Yep, it’s the beginning that was flawed, I see that now. In my Last Post, I talked about my stories never ending neatly and I figured out that if the beginning isn’t good, the ending won’t be either.
So, how can I be certain that the beginning is flawed? Because I cheated again…
Again, check This Post if you want to know more, but, I have done this before, I skipped essential parts of the story because I wanted to finish quickly; meaning I neglected to explore all the characters. There’s one character, for instance, that’s part of the backstory and is a complete mystery to me. His only purpose is to instigate conflict, and because he was a minor character in the backstory I didn’t think he was essential, turns out, every character is essential… In my vision, he was inconsequential, but considering how hard I’m struggling with the ending, perhaps he has a bigger part to play than I first imagined?
He would turn out to be…
But, I couldn’t face reality… going back and changing parts of the backstory would means I would have to make major changes to the main story as well. In fact, I was so deep in denial that I convinced myself that all I had to do to fix things was to make the story longer… It will fix itself, right?
I even went so far as to make an epilogue or a prologue just to make sense; without having to put any effort into working it in organically into the tale. That’s cheating. The job of an author is to convey the necessary information within the format of the story, if I can’t do that, I should quit writing.
I think a good point of measure if something is missing in your story is when the purpose of the main character is simply to reveal the backstory and be the eyes of the reader. My main character had no stakes in what’s happening, he doesn’t change as the story progress. The plot doesn’t affect him and he doesn’t affect the plot. A pointless story.
I have to seriously review how I come up with my tales…
When I write a story, the important thing isn’t in what order I place the scenes or to create a structure, the most important thing is to find the characters and their motivations. This means you’ll write very generally at first, for instance: When John came to his foster parents he was very sad.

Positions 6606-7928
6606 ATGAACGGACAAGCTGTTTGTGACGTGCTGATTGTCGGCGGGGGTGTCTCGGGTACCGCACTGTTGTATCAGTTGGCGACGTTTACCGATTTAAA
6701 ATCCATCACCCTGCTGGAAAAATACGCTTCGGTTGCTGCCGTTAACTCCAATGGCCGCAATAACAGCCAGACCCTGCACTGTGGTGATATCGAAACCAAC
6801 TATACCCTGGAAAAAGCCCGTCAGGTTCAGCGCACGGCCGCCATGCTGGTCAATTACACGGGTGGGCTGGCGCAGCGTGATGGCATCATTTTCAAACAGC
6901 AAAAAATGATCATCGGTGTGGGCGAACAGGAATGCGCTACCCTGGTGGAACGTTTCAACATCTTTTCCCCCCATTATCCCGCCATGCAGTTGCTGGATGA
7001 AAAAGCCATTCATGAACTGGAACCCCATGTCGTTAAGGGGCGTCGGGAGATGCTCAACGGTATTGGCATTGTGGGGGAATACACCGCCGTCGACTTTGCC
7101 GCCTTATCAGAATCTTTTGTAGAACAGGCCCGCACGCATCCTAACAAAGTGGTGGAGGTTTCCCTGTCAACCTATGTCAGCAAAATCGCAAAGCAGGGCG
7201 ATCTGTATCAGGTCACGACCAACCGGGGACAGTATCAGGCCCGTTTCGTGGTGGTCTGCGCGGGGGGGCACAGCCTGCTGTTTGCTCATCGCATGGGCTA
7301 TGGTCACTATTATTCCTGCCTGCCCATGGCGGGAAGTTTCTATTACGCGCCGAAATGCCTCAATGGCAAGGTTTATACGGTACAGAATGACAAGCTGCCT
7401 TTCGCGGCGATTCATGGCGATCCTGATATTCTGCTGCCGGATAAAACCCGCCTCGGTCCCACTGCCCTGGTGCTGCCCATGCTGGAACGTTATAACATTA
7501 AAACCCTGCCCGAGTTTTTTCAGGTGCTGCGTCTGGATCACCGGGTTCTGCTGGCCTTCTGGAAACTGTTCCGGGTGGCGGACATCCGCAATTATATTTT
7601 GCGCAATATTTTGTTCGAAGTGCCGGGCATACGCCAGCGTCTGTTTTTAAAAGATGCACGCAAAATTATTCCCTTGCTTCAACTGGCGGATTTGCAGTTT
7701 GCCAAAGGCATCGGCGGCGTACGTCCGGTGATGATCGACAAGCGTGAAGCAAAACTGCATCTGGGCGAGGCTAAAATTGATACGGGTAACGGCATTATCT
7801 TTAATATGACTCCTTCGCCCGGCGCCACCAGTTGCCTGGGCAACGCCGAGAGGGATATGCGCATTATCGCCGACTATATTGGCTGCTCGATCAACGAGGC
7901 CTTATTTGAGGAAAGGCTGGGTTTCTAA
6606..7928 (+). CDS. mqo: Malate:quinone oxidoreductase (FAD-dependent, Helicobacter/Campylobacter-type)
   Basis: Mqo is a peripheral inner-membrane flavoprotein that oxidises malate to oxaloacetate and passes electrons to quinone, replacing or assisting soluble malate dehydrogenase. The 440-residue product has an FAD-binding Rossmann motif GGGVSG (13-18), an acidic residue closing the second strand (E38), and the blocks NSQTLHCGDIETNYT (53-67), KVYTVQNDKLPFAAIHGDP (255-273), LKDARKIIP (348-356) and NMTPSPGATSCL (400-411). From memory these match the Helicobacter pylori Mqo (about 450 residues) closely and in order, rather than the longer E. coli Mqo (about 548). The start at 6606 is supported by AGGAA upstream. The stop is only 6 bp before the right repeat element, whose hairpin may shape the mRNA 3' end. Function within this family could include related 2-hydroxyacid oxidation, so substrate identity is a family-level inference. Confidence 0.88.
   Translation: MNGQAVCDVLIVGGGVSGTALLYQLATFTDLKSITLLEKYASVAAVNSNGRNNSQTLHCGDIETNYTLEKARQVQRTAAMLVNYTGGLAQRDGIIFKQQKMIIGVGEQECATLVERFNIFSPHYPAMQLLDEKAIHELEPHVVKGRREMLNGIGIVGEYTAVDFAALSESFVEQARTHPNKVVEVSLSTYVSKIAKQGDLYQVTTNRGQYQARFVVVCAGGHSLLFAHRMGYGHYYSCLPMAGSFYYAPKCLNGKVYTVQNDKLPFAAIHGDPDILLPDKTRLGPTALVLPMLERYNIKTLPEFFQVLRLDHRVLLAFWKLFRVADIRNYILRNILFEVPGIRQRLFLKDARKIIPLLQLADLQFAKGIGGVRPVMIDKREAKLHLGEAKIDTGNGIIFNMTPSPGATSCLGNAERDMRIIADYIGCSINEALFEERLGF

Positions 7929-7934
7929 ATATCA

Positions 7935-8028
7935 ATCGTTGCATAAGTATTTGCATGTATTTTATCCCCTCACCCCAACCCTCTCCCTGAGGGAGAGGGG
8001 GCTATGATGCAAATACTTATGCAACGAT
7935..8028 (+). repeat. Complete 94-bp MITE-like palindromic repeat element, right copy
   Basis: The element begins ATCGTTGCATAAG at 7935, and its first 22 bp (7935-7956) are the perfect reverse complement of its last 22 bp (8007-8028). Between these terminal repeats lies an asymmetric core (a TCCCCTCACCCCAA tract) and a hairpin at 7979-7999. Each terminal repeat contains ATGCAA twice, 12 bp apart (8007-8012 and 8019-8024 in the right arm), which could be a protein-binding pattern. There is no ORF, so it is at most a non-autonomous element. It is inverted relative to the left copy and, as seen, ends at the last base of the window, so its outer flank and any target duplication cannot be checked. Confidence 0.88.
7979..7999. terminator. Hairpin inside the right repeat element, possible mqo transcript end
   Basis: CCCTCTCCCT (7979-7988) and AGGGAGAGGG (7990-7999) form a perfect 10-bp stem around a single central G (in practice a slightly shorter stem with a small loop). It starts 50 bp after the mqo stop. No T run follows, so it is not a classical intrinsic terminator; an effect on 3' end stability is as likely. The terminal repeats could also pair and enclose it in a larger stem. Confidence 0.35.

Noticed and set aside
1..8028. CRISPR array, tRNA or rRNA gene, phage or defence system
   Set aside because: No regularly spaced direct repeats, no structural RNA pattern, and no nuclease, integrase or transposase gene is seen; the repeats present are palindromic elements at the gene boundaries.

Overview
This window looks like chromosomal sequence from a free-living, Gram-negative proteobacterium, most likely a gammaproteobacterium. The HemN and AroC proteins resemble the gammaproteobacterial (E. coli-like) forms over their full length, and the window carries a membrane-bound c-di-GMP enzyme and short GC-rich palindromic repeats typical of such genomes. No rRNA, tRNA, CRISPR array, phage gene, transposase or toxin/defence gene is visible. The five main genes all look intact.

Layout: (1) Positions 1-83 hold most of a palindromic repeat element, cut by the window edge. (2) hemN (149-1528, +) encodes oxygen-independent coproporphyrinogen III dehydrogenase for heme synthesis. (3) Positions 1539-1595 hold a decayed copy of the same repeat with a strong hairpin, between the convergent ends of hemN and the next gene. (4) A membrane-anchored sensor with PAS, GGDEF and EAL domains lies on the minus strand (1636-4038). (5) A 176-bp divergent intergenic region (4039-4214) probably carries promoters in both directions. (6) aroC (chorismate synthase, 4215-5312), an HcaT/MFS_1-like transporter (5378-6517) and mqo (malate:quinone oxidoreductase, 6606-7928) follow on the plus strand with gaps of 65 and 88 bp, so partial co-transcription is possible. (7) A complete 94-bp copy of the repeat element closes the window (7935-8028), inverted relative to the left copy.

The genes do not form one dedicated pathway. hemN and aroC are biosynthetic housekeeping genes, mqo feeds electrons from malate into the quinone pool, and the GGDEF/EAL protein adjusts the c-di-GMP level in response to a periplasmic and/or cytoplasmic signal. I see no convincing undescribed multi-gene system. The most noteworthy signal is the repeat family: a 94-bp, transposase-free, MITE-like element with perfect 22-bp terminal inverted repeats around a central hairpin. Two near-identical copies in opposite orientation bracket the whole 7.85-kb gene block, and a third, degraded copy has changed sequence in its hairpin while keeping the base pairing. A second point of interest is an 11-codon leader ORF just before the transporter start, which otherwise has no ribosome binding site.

This is a general sentence which can be explored more deeply, but right now, this is enough. But at a certain point, when you’ve come far enough into your story, you’ll need to know more about your characters to make sense of their actions later. This means you are forced to explore your characters’ feelings, for instance: It was quite in the car. Trees swooshed past them as he stared out the window, trying to make sense of everything that had happened to him. He wondered if his parents had always hated each other, or if it was just when he was born. His teacher had once told him that children came about from parents’ act of love… Did that apply to him?
(Of course this paragraph can be further refined but that is not our purpose at this point. Editing sentence to sound beautiful you should do last.)
With this, you learn so much more about the character which means his motivations become more apparent later on. This is the stage I often fail to go back to, thinking I don’t need to and just want to carry on with my story. But this is cheating, and the only one you cheat is yourself.
Hopefully, I’ll be better at catching those mistakes early and swallow my pride. My aim is to write as many stories as I can in my lifetime, but not at the cost of quality, or rather, the truthfulness of the tale.
I don’t want to lie.
It is comforting when I come to these realisations because it means I’m improving and is one step closer in becoming the writer I want to be.